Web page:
Freedom to an 11-year-old might be a trip on a city bus alone. But for Keagan Tait and Isaiah Emerson, it’s spending a month in Amsterdam, parent-free.
The two Langford boys are members of Children’s International Summer Villages Canada, a charitable, independent non-political organization.
They head off Wednesday (July 10) to Amsterdam, where they’ll create a global village with 11-year-olds from other countries including China, Portugal and France.
For two weekends out of the month they will live with host families in the city to get a taste of local culture.
Communication with family is not allowed during their stay – computers, iPods and cell phones were left behind – but the boys can send postcards home.
“Taking technology will take away from the experience,” said Isaiah, noting they will spend all their time connecting with the 48 other kids at the village.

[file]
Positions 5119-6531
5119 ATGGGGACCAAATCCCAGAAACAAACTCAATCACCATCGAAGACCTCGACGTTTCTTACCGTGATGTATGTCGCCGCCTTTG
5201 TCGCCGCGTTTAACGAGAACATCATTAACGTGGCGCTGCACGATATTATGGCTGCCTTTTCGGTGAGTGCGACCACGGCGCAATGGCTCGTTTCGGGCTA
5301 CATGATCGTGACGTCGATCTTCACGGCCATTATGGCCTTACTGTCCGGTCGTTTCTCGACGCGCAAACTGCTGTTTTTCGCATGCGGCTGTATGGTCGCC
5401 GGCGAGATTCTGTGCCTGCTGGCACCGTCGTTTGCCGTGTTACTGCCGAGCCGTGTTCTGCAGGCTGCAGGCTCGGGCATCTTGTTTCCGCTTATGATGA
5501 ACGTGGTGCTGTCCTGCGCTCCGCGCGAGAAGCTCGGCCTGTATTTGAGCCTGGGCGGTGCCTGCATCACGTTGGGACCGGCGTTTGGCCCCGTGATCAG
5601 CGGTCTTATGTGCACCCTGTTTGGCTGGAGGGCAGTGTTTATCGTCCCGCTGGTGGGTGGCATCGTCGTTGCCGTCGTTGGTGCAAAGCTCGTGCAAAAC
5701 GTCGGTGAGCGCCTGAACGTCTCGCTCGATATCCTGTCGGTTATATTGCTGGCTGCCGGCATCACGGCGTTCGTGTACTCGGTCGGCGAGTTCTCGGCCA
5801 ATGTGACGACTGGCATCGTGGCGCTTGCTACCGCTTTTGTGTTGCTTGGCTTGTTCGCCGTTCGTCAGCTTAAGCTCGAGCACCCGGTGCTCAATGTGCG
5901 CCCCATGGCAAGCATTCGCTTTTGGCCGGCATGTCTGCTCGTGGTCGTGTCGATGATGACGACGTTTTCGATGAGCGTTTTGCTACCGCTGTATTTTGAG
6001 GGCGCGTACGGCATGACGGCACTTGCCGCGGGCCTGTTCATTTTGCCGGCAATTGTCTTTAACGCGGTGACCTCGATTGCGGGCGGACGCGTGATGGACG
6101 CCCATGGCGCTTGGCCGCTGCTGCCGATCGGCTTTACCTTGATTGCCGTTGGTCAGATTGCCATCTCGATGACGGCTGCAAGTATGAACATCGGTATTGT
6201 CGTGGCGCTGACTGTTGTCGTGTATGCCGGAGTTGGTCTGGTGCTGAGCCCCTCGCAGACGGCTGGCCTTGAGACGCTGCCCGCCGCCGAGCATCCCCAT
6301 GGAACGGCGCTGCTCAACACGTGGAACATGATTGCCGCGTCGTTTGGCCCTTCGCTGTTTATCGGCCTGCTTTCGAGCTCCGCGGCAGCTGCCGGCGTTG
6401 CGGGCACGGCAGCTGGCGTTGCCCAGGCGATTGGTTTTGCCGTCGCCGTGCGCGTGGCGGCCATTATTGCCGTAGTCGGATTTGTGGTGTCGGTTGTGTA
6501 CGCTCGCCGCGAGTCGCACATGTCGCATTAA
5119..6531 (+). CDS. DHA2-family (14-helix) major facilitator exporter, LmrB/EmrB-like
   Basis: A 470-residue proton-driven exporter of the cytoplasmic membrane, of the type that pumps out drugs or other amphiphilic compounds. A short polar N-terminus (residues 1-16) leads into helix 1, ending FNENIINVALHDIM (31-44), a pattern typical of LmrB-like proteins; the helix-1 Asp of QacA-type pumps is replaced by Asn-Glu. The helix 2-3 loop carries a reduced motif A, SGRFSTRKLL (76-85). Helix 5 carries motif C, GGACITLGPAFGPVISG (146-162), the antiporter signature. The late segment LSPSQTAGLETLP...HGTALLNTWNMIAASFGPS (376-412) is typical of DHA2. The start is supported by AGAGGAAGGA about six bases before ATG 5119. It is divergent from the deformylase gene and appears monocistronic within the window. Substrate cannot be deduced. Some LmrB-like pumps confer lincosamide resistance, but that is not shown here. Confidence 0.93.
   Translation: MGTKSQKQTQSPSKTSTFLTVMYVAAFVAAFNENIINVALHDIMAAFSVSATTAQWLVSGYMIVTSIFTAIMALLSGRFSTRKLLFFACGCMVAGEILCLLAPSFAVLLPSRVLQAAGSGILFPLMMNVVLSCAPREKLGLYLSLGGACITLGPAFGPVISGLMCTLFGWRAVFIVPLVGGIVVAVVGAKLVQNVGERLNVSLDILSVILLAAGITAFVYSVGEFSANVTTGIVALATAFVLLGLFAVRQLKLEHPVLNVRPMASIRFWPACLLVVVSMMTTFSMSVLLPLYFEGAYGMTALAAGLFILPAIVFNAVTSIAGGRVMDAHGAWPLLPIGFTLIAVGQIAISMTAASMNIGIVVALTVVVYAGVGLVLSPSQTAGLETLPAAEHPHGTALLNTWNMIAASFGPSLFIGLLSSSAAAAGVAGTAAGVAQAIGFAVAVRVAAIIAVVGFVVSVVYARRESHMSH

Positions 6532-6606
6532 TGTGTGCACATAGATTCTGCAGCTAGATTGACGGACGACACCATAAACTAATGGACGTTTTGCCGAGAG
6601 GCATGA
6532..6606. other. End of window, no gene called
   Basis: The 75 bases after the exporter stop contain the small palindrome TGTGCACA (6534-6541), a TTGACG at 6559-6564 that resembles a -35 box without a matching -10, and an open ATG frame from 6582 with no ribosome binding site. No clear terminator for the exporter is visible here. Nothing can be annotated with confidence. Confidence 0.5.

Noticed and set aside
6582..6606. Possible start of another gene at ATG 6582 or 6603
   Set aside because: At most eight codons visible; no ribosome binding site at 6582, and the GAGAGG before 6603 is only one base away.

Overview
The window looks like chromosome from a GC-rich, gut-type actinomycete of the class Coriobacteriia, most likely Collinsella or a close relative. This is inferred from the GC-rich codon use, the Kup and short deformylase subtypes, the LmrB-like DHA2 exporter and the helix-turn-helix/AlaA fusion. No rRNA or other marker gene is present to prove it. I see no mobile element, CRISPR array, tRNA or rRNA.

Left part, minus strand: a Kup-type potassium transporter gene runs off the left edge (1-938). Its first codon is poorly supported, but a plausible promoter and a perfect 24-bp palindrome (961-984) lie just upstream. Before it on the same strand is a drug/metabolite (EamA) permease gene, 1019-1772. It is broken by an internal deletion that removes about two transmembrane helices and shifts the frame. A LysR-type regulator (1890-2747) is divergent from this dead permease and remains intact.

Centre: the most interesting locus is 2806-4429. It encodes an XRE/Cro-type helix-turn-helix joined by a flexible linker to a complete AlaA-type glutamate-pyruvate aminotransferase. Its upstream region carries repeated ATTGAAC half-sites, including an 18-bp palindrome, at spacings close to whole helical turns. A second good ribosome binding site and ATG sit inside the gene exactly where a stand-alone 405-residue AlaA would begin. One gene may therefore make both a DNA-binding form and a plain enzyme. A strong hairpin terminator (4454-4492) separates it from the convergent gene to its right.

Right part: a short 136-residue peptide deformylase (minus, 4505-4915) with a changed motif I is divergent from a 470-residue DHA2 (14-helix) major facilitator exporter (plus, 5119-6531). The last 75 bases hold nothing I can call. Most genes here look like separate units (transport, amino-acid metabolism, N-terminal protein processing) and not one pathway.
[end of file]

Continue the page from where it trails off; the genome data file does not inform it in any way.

With so many children from across the globe, Keagan hopes to “learn a bit of another language.”
“I really want to learn about other cultures,” Isaiah said.
Both boys researched Holland in advance to get an idea what they are in for.
“I am most excited to see the candy shop,” said Isaiah, whose favourite sweet treats at home are caramel squares.
His mom, Julia Emerson, is used to her children travelling abroad. Her 14-year-old daughter, Emma, travelled to Portugal with CISV two years ago and is off to Ecuador this summer.
“The kids become aware that the world is bigger than our community,” Julia said.
Keagan’s mom, Shannon Tait, has been around the program for as long as she can remember.
“When I was six years old, my family hosted girls from Germany and Mexico,” she said. In her teens she went to Bolivia as part of a Rotary exchange program.
Aside from witnessing life on the other side of the world, Shannon said the boys will learn other skills will learn. “This whole process teaches leadership. It’s pretty much a kid-driven organization.”
The boys meet once a month for meeting with the Victoria chapter of CISV Canada.